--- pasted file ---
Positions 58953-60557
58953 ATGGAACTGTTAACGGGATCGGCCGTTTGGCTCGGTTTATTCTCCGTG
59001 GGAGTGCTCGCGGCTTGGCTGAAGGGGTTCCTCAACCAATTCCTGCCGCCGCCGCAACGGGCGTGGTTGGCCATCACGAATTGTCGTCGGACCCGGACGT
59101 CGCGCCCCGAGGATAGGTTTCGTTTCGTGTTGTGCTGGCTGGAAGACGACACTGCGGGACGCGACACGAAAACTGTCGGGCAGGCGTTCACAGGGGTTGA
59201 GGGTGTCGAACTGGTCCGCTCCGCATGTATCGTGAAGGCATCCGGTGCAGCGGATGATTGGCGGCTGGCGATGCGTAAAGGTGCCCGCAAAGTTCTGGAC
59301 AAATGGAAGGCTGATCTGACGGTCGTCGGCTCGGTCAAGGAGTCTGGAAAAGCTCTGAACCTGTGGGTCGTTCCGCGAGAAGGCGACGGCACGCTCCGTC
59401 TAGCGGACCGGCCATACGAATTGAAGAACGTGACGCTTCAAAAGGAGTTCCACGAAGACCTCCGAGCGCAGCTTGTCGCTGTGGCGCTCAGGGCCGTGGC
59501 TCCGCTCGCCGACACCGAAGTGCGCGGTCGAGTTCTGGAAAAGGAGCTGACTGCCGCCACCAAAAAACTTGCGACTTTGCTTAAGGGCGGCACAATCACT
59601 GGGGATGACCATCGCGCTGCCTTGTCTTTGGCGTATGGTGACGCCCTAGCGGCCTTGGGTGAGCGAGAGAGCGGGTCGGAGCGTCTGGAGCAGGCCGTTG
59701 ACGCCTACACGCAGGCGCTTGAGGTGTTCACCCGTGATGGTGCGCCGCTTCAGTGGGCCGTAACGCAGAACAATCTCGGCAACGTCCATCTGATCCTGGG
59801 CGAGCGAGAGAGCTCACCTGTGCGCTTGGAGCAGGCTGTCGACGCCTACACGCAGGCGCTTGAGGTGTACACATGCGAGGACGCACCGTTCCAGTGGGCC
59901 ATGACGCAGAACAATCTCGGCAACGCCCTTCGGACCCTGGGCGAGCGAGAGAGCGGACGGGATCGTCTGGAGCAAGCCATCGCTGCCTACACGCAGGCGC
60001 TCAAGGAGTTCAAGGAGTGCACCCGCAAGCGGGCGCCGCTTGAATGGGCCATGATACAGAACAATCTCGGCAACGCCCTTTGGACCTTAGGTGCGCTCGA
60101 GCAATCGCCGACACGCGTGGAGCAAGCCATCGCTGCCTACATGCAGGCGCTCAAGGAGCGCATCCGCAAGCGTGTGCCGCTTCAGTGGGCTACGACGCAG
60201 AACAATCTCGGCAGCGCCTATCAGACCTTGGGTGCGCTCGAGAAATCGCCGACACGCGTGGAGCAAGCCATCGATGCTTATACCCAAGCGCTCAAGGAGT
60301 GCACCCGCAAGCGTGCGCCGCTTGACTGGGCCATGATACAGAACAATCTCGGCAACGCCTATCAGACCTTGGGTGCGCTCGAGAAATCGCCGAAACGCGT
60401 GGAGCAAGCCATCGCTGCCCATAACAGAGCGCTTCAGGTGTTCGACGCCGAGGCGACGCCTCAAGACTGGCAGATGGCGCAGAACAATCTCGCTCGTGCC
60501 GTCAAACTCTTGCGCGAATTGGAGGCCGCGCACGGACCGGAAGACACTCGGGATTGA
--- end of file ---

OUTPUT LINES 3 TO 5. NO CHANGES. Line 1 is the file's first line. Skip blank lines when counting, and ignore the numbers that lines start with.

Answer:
59001 GGAGTGCTCGCGGCTTGGCTGAAGGGGTTCCTCAACCAATTCCTGCCGCCGCCGCAACGGGCGTGGTTGGCCATCACGAATTGTCGTCGGACCCGGACGT
59101 CGCGCCCCGAGGATAGGTTTCGTTTCGTGTTGTGCTGGCTGGAAGACGACACTGCGGGACGCGACACGAAAACTGTCGGGCAGGCGTTCACAGGGGTTGA
59201 GGGTGTCGAACTGGTCCGCTCCGCATGTATCGTGAAGGCATCCGGTGCAGCGGATGATTGGCGGCTGGCGATGCGTAAAGGTGCCCGCAAAGTTCTGGAC